No-weld downdraught gasifier #1

Much is made of wood gasifiers being useful in emergencies. However, most are made in today's time of relative plenty. Constructors have ample time to source materials and then weld them together with state of the art equipment.

What if we were in an emergency? What if the materials available were not of a high grade? What if welding facilities were either not available or inappropriate given the materials we had? All of these questions made me think of building a no-weld gasifier, using common materials that anyone might have and tools that could easily be found.

In these times of dwindling resources, scrap metal is snapped up by scrap dealers and is hard to find. In an emergency, looking for quality scrap metal might not be an option. Here are some typical scrap tins that you might find in your house or on a rubbish tip.

Tools used were the kind that can either be found around the home or easily procured. No welding was permitted so fixings either had to be bolted together or merely rested on top of each other. Sealing to prevent gas escaping or air getting to where it shouldn't be had to be done with fire cement, which can be found in most hardware stores.

The larger tins are 20-litre vegetable oil drums and are ideal for building the main housings for a gasifier. These drums can easily be cut with tin snips but care must be taken when cutting thin steel as any jagged edges can easily scratch your skin. The metal will not clean and any dirt can enter wounds and cause infection.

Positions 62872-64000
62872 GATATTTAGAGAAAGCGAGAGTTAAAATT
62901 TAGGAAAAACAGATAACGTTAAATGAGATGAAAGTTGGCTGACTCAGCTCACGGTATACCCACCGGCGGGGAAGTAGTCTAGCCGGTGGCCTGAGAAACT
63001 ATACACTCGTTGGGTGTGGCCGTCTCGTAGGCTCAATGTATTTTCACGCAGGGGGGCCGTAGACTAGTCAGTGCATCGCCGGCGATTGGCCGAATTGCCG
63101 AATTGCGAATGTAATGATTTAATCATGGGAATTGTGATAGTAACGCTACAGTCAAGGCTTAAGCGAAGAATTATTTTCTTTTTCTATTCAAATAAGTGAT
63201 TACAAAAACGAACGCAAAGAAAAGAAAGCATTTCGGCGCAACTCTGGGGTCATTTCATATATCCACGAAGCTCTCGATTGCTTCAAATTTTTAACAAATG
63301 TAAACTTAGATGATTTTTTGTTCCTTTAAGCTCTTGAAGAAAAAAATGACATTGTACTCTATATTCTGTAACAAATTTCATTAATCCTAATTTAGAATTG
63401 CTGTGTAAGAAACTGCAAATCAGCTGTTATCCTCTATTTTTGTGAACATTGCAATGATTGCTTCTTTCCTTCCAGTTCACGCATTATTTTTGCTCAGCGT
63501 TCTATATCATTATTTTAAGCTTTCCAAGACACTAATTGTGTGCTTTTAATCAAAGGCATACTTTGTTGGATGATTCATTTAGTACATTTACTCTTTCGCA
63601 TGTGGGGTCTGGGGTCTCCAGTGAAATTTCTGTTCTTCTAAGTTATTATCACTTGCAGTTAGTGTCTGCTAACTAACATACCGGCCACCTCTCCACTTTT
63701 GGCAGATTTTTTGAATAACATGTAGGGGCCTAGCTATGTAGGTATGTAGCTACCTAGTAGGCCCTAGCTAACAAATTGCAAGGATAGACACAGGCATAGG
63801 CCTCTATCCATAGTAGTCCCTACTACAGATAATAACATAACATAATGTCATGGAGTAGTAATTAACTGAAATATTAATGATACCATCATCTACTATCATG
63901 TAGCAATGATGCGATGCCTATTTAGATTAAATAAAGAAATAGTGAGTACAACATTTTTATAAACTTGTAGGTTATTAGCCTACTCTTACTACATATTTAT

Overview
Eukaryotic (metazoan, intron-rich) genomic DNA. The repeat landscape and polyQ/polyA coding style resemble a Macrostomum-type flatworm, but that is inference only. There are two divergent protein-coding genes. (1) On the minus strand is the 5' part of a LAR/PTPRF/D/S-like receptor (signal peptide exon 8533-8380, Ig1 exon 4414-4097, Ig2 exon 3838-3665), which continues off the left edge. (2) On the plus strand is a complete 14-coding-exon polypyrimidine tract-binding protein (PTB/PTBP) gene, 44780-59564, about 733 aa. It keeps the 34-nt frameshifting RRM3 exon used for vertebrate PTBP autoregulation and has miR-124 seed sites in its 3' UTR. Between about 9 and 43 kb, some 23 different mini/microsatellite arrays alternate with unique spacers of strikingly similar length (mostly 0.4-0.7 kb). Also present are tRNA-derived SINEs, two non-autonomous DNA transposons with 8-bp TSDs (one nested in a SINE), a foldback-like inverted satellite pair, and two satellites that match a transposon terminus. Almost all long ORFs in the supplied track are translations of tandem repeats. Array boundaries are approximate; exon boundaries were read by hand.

This photo shows the top cut off a drum. A serrated edge can clearly be seen.

Serrated edges can be cut into tabs and then tapped down so that no sharp edges are in harm's way.

A firm surface under that part of the drum being tapped prevents the drum being put out of shape.

The result is an open-topped drum that can be used to house the combustion chamber of a gasifier. The fitting at top left of the drum is a tank connector. Any wood gas produced will be sucked out through this port.

Close-up of the tank connector. Connecting it is simply a matter of making a hole in the drum and screwing both parts of the connector either side of the drum wall. No welding required.

In the next section we will build the combustion chamber that sits inside this gas collection drum.

No-weld gasifier sections:

#1 - Introduction - materials and tools, building the combustion chamber shroud

#2 - Building the combustion chamber


william said...

I am very interested in your no weld gasifier plans.I have already made wood gas by destructive distillation just as experiment.
I was already planing on using 5 gal steel drum(steel drums hard to find nowadays)Thanks for info on fire cement and tank conector fitting.
Looking forward to your continuation. Thank You, William

James said...

I am further on in the build but don't have time to put the rest of the photos up at the moment.

A no-weld blower is an interesting challenge but I'm getting there.

Thanks for reading.